The Hottest Suburban Philadelphia Neighborhoods

Whether you prefer the idyllic open spaces of Montgomery County or Conshohocken’s quick city commute, these are the best, most sought-after spots in Philly’s suburbs.

New Hope

A mass migration from tax-happy Jersey has meant great things for this picture-book town.

New-Hope-philadelphia-suburb-real-estate

Median home price: $505,500
Increase in median prices of properties sold (2011 to 2012): 48.7 percent
Increase in number of properties sold (2011 to 2012): 17.9 percent

Though this population-2,500 borough has long been a draw for the young, the restless and the gay, the lure of so­lid schools, a walkable town, and something-for-everyone housing stock has now made it the perfect choice
for community-minded folk yearning for a hipper slice of the Gilmore Girls’ Stars Hollow. “It was really quirky and alternative when we moved here,” says Dan Kramli, who owns the New Hope Fitness gym and has lived here with his wife and daughters for a decade. “It’s gotten way more family-oriented since.”

An influx of Jerseyans clobbered by big property taxes (in some cases twice as high) and relentless flooding along the Jersey side of the Delaware has also fed the New Hope boomlet. The median price of a si­ngle-family home shot up almost 50 percent from 2011 to 2012; home sales increased by 18 percent. “I get a lot of calls from people looking to retire,” says Dee Dee Bowman, a realtor and 30-year resident. “They’re downsizing from New Jersey, and Pennsylvania doesn’t tax retirement income.”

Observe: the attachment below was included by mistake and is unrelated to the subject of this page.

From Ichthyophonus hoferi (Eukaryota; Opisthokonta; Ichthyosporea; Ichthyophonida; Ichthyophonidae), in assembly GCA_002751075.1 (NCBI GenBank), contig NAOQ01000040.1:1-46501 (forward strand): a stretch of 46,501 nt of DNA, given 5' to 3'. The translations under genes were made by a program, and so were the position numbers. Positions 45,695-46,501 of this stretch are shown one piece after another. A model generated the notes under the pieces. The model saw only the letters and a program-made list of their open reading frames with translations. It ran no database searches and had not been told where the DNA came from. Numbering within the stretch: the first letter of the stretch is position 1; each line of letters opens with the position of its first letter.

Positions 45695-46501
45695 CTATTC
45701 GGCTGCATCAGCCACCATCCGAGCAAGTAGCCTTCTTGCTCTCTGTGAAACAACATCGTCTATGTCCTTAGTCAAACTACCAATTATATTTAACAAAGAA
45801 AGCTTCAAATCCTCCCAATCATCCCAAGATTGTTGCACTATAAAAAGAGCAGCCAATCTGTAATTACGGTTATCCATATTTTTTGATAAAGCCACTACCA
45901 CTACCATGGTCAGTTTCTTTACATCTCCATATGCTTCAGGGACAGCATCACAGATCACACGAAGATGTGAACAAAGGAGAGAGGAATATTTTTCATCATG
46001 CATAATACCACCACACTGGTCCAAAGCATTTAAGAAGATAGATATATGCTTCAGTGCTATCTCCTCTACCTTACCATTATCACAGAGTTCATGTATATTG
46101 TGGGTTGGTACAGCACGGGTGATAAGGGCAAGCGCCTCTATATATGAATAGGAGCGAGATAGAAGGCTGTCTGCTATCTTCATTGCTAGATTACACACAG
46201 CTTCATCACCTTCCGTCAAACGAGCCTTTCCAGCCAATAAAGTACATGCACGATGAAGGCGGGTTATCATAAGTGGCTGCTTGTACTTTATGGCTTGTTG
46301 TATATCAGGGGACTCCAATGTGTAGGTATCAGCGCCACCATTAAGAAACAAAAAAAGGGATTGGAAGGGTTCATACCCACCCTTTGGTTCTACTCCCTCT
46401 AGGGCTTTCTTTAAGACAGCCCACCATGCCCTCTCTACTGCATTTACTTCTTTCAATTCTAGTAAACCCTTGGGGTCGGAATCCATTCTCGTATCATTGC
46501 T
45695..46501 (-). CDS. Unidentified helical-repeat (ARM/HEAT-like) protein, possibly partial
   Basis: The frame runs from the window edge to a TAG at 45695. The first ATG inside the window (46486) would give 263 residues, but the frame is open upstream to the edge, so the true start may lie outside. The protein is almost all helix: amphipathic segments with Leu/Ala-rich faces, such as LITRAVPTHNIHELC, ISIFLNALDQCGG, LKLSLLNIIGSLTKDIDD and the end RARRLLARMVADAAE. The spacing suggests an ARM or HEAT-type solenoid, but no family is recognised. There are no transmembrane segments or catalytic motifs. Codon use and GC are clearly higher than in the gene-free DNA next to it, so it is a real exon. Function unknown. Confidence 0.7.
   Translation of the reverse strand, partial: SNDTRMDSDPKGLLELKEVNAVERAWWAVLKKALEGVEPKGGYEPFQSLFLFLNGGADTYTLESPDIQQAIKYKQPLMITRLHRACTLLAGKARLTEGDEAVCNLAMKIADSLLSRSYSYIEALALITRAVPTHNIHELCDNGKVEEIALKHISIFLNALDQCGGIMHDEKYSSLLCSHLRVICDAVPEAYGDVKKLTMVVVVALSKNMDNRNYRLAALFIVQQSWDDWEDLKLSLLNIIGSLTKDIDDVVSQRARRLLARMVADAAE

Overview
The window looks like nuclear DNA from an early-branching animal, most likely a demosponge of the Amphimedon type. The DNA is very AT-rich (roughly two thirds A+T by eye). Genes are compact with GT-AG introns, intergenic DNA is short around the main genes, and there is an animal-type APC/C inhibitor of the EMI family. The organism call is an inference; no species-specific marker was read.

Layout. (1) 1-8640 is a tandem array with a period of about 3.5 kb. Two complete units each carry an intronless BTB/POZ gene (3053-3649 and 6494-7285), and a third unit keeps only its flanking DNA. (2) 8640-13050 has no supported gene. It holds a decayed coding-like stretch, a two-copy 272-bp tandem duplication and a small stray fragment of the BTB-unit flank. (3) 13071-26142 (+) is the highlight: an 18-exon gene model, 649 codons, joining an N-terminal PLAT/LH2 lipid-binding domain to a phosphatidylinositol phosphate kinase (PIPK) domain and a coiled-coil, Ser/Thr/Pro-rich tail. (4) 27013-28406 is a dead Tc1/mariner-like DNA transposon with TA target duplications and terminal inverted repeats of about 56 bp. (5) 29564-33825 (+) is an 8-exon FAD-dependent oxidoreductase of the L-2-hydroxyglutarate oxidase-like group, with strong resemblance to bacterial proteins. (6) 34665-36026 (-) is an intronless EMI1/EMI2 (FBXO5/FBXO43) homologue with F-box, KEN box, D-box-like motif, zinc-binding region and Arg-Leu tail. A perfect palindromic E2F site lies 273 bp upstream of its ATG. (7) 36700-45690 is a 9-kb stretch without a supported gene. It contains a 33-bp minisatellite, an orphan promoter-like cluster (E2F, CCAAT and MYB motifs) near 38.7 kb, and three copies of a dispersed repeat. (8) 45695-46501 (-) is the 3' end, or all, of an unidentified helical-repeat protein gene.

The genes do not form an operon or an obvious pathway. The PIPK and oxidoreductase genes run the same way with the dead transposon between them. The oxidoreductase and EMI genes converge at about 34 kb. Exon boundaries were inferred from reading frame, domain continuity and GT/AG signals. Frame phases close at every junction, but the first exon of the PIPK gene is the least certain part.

While New Hope does impose an unpopular one percent income tax, the math still works out for many. The sell is the Sesame Street neighborliness, reflected in everything from the lines at Gerenser’s Exotic Ice Cream to the annual beanbag-toss tournament at the Landing Restaurant. “It’s just a wonderful mix of people,” Bowman says. “A very interesting place to live.”

New Hope: Spirited Nightlife for Empty Nesters

  • New Hope is a hit with … empty nesters; coupled hipsters who want a boho vibe and good schools; gays.
  • The food scene …is eh. Marsha Brown, housed in an old baronial church, draws platinum-card-waving tourists, but in-the-know locals flock to clubby, members-only Fred’s Breakfast.
  • Shopping … is a bit tacky (Radko Christmas ornaments! Wiccan candles!), but the Celt-Iberia Traders, featuring Irish and Spanish wares, is gift-giver heaven.
  • Nightlife … is spirited. Locals love the open-air patios at the Landing, Havana and the Logan Inn. The Raven is a gay mecca.
  • Schools … The New Hope-Solebury district is one of the state’s smallest but best. Sports culture is strong; even those without kids turn out to cheer.
  • Residents’ pet peeve … The $(@*&! motorcycles on weekends. Many bikers sport souped-up engines, wrecking your alfresco brunch. A crackdown has been MIA.

Data derived from HomExpert Market Report, a product of Prudential Fox & Roach, Realtors, Research Division.

Click here to see the scoop on Thornbury Township.

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  • Bob V

    We moved to Green Lane just about 12 years ago. It is a great place to live and raise a family!

  • east g

    If you think you can get from this region to center city in an hour…you’re going to have a bad time. You can make it in a bit over an hour if every driver on the road is smart or there is no construction/accident or it is 2 a.m.

    There are a lot of aggressive commuter and contractor drivers around here because they think every day should be smooth and quick for them.

    Your kids dare not bicycle or walk along any road at any time here, thanks to them.

  • kenny

    I love living in Lower Merion. It has a certain degree of panache and hubris which makes us glad that we don’t live in the inner city anymore. Hooray for snob appeal!